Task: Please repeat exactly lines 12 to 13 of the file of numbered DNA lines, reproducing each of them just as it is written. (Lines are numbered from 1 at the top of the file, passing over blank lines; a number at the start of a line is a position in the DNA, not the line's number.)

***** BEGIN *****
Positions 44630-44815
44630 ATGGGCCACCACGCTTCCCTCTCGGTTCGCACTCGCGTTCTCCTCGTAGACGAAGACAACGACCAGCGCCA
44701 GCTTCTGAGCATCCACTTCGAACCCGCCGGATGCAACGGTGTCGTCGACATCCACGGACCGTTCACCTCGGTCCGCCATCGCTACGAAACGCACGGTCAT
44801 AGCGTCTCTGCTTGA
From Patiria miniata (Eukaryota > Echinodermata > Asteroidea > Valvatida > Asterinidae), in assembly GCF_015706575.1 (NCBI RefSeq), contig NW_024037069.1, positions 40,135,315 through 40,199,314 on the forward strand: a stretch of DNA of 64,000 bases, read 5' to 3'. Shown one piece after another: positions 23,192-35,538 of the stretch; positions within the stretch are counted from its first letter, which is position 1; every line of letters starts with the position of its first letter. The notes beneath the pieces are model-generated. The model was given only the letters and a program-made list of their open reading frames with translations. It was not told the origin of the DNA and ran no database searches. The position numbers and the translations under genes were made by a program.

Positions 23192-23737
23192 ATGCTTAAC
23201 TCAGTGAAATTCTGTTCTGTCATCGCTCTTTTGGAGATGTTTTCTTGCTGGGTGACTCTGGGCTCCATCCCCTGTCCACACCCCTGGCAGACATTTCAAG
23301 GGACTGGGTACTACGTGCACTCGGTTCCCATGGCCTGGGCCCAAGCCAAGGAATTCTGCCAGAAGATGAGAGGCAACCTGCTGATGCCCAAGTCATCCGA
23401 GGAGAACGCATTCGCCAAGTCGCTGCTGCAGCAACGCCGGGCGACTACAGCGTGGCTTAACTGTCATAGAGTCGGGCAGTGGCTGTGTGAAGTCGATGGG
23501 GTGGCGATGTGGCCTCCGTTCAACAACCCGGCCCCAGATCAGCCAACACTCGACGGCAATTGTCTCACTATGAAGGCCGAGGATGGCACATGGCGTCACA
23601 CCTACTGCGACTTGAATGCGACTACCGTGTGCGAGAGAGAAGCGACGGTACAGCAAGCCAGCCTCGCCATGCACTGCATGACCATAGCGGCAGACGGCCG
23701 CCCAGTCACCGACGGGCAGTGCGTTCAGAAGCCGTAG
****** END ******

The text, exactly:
23601 CCTACTGCGACTTGAATGCGACTACCGTGTGCGAGAGAGAAGCGACGGTACAGCAAGCCAGCCTCGCCATGCACTGCATGACCATAGCGGCAGACGGCCG
23701 CCCAGTCACCGACGGGCAGTGCGTTCAGAAGCCGTAG